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Roman-Era Shipwreck Discovered Off Greece’s Kassos Island

Roman-era Shipwreck
Amphorae are lived up from the sea floor at the shipwreck discovered recently off the Greek island of Kassos. Credit: AMNA

Α Roman-era shipwreck, and evidence of other shipwrecks dating back to Greece’s classical and Hellenistic eras, has been discovered in the sea off the island of Kassos, according to a Culture Ministry announcement made on Tuesday.

Kassos is the southernmost island in the Dodecanese archipelago.

According to the Ministry, the most important find associated with the recent dives is the Roman-era shipwreck, which carried amphorae classified as “Dressel 20” containing oil made in Spain in the area of Guadalquivir sometime during the first to third century AD.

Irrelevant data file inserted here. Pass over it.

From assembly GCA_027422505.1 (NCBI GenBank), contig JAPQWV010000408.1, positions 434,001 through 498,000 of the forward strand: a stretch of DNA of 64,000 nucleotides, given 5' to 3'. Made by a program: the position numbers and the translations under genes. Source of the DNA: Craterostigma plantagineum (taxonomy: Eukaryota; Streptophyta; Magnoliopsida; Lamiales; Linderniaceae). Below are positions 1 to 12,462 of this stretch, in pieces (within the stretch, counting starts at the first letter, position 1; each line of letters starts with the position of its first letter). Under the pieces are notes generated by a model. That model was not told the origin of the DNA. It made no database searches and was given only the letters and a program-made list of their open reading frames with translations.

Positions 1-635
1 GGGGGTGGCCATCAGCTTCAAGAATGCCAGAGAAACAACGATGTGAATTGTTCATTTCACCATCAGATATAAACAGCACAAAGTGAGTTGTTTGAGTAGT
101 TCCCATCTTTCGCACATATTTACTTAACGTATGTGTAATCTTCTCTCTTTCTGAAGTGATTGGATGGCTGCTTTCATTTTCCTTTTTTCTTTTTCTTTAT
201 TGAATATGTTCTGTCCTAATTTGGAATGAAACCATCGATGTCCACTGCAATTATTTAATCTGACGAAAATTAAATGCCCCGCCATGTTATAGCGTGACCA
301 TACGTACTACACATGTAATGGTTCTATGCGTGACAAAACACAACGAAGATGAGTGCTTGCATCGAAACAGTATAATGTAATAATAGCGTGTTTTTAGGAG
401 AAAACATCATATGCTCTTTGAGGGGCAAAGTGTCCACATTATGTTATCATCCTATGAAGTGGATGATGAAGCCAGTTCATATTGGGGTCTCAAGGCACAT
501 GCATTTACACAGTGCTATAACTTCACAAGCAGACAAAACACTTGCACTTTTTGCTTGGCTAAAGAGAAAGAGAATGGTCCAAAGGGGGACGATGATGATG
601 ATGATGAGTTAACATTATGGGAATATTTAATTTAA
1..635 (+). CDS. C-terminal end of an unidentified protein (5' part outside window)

Kassos Island, the southernmost island in the Dodecanese archipelago. Credit: Wikimedia Commons

Amphorae from the Hellenistic Era

The spectacular find also contained “Africana I” type amphorae made at the ceramic workshops of what was known as “Africa Proconsularis,” specifically in the region of present-day Tunisia.

According to the finds, the shipwreck may date back to between the 2nd and 3rd century AD.

The underwater excavation also located and confirmed another three shipwrecks, including one carrying amphorae made in the North Aegean in the Hellenistic era during the first century BC, one carrying amphorae made in ancient Mendi during the Classical era during the 5th century BC and one that was considerably more recent.

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